BrainTrust Query: Managed Scarcity
by Ted Hurlbut, Principal of Hurlbut & Associates
a year now, independent retailers of all shapes and sizes have been
struggling with weak sales, deep markdowns and the question of how
they’ll ever be able to get customers to pay full price again. At the
same time, they’ve drawn down inventories to align stock levels with
sales, reduce markdown exposure and maintain positive cash flow. Throughout,
as inventories have been reduced, there’s also been the hope that lower
stock levels would begin to put a floor beneath prices.
New York Times noted
how luxury retailers such as Saks, Neiman Marcus and Nordstrom are
working on sustaining full retails through a conscious strategy of
M. Tansky, president and chief executive of the Neiman Marcus Group,
told the Times,
“We’ve told our customers that the availability is less than they’re
used to seeing in the stores. We’ve suggested that it would be prudent
to shop early.”
out of stock on a number of hot items people want,” Stephen I. Sadove,
chairman and chief executive of Saks, said. “Our associates are telling
people, ‘If you want this item in your size, we only have three of
them, we only have two.'”
likely, these retailers have actually planned for slight sales decreases,
given the economic environment. But their sales plan is composed of
more significant unit sales decreases combined with a recovery in average
selling prices. The impact of such a plan, however, would not be slight.
Higher average selling prices lead to greater margin percentages, which
on a plan calling for a slight top line decrease will generate a nice
increase on the margin line.
is important for independent retailers, who tend to specialize in discretionary
merchandise, and who have been struggling to command full retails and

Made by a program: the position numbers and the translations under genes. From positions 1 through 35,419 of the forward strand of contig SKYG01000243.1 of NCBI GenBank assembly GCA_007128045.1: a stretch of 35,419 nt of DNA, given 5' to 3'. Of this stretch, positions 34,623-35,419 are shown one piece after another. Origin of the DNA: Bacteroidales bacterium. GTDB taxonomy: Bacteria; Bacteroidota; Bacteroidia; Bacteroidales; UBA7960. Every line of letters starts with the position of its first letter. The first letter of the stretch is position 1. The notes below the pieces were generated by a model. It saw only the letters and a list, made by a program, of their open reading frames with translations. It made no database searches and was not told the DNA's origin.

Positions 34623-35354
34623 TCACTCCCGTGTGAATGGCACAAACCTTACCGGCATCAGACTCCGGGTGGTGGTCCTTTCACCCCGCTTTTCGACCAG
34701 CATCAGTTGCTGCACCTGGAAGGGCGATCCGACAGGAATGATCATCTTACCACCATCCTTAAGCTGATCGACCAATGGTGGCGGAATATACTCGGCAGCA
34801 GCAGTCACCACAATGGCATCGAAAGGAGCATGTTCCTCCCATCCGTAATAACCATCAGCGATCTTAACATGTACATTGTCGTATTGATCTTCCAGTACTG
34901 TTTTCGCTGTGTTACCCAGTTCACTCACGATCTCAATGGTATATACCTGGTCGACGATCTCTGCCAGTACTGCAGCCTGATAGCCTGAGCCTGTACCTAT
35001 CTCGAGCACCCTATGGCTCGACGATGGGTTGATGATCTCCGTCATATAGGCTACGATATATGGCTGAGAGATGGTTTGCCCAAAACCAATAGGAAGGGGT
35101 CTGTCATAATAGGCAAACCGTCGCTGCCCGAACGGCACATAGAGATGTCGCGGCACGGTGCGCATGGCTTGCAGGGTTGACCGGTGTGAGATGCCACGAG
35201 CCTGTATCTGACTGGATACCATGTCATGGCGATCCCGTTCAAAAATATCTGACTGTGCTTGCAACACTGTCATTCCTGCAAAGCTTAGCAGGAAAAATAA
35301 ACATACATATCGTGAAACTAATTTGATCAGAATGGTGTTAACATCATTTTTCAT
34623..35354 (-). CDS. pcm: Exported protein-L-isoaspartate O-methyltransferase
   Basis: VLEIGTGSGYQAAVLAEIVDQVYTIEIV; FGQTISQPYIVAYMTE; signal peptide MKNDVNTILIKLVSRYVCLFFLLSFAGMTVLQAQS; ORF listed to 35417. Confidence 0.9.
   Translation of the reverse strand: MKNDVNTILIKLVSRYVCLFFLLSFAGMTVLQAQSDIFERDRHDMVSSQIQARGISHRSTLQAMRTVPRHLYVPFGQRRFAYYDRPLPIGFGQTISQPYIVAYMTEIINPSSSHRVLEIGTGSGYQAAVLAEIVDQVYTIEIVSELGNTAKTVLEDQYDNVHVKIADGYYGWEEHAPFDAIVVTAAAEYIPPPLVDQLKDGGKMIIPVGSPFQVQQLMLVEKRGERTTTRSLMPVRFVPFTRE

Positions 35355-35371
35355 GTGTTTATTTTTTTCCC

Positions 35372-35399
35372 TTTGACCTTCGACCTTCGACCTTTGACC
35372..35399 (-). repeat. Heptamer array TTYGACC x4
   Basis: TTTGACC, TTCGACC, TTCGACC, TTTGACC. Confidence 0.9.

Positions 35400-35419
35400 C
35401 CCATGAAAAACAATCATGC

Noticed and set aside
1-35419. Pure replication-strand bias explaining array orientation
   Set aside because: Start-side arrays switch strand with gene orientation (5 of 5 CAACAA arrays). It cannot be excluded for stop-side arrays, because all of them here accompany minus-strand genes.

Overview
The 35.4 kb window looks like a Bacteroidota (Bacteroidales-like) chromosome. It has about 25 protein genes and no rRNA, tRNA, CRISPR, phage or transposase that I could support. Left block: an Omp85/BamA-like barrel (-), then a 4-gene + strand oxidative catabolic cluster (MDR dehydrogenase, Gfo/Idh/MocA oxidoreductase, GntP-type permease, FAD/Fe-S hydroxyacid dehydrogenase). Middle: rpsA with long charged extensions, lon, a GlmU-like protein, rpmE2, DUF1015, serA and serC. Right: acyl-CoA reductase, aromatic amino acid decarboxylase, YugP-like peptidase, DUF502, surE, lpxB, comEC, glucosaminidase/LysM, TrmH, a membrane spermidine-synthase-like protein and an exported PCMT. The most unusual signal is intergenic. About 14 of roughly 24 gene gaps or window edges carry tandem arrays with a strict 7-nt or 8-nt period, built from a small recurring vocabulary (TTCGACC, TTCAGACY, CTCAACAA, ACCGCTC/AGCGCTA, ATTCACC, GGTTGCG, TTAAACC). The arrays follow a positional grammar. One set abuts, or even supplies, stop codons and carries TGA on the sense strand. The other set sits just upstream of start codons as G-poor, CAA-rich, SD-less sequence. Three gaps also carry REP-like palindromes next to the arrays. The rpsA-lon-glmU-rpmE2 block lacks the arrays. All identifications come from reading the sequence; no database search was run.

full margins. In
an environment where significant top line increases just don’t appear
to be in the cards, a strategy of managed scarcity — of planning for
lower units sales offset by higher average selling prices — makes a
lot of sense for many independent retailers.
article was followed by challenging November sales figures for luxury
department stores. Comparable store sales were down 26.1 percent at
Saks, and 7.5 percent at Neiman Marcus. Nordstrom, able to buck the
trend, was up 2.2 percent.
to make of all this? My reading is that the strategy of managed scarcity
was not enough to overcome continued weak demand and consumer resistance
to full retails. Limited supply did not lead to higher prices; rather,
higher prices led to weak unit sales.
November sales results are a key leading indicator for independent
retailers. They suggest that as we move into 2010, the macro-economics
will still be weak and consumers will still hold the upper hand. Skillful
inventory management will remain vitally important, and cash flow will
remain of paramount concern.
Questions: What do you think of the efforts by many luxury retailers
to stem markdown pressures and regain full-price selling by purposely
limiting quantities? Should independent retailers pursue this strategy? Is it too soon for such a strategy for both luxury chains
Scarcity – Watching Saks – Hurlbut
Scarcity – Part Two – Hurlbut Associates
Scarcity – An Update – Hurlbut